2018 graduate Hannah Stubblefield on why she chose history, the value of a UTC history degree, and the importance of thinking historically.
Just three weeks ago, I found myself roaming the grounds of the infamous Auschwitz Birkenau Concentration Camp in Poland. A place I had only been accustomed to seeing in documentaries, articles, and primary resources during my undergraduate studies. We have all heard its name, almost unspeakable due to the atrocities committed there by Hitler’s Nazi Regime and yet its memory remains. As I stepped along the dirt paths that so many have walked before me, I found the atmosphere change. As difficult as it is to see, I am thankful for the preservation of the history … the stories that came out of such unfathomable events as World War II and so many others.
To some students, history is not a favorite subject to study, though I never quite understood why. Then again, I am sure some of my peers didn’t understand my affinity for it. I was exposed to some of the oldest and greatest places (in my opinion) of history at a very young age: By the age of 6, I had spent a whole summer with my family serving in Greece and I would complain about having to go visit the Acropolis again or Corinth, where some of the greatest Biblical scholars and prophets walked. By the age of 13, I had walked amongst temples of ancient empires in Asia and seen palaces of past monarchs. History, you could say, has always had a prevalent presence in my life.
I don’t recall a time when I did not enjoy history and I knew I wanted it to be a part of my life. It was during my high school years, when we are all deciding what path to take with our lives, that I had the fortunate gift of my history teacher enlightening me on all the career paths studying history opens. I have heard on numerous occasions people expressing a desire to study history but deciding not to because they never knew what they could do with a history degree and therefore chose not to pursue it—this always bothered me. It’s almost an injustice really that someone could be kept from studying something they loved simply because they are uneducated on its possibilities. Again, I was fortunate.
I entered college with a declared major in history and it never changed during those four years. I chose history for several reasons, but a few are consistent for me, even today. It was not the possibilities that attracted me to the subject, but the endless knowledge to be gained from the continual uncovering of stories and events. There is something called the “5 C’s of History”, and if you are a student of history, you know what I am referring to. Of these 5 C’s, there is one that has always been my favorite – history is contingent. This is perhaps the most complex of the 5 C’s because contingency in history means that all historical outcomes depend on a number of prior events or conditions. This “C” requires us to think deeply about the past, present, and future. I chose history because for all questions, there is an answer, but it is most often not easily found and requires more questions, more research—it requires a struggle with others’ opinions, resources, and your own view point—but somewhere in this complex challenge, what you were looking for may not be what you find, but what you find is even more enlightening and surprising.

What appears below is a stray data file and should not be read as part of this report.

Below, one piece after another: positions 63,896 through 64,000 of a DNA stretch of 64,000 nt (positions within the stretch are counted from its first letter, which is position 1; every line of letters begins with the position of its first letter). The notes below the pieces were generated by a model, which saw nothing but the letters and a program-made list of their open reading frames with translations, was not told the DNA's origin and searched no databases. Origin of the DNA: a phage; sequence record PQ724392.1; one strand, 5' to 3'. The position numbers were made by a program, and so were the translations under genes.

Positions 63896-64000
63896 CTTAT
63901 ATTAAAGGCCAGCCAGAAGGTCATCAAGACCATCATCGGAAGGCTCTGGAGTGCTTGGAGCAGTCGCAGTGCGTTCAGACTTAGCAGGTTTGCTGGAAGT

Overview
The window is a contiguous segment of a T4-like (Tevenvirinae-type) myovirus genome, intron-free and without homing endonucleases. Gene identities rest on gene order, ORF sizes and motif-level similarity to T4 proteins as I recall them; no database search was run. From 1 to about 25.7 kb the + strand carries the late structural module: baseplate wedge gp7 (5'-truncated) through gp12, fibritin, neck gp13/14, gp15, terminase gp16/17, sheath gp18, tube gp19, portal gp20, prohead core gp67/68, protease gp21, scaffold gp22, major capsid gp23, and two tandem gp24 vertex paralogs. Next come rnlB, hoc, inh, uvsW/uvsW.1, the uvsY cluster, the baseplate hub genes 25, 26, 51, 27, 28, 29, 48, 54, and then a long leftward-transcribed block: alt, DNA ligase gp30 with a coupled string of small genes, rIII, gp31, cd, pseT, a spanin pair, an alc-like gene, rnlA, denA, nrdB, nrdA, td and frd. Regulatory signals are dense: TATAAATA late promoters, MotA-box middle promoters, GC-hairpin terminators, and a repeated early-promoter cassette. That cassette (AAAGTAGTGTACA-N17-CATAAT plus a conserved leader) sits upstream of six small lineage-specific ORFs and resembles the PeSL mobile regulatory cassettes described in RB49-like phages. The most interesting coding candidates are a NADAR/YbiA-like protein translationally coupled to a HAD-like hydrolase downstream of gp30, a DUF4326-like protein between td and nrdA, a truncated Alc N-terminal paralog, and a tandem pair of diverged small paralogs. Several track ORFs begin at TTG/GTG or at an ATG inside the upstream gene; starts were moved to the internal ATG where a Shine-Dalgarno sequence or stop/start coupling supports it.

History is living. History is important. History is challenging. I chose history because I found that it is about asking important questions, thinking long and hard about them, and approaching them head on. What I found along the way was something priceless—I gained critical thinking skills, problem solving, writing and research skills, and perhaps most importantly, I was driven to challenge myself and achieve my best. These are skills and values that will carry through any path I choose in life and that is why I chose history.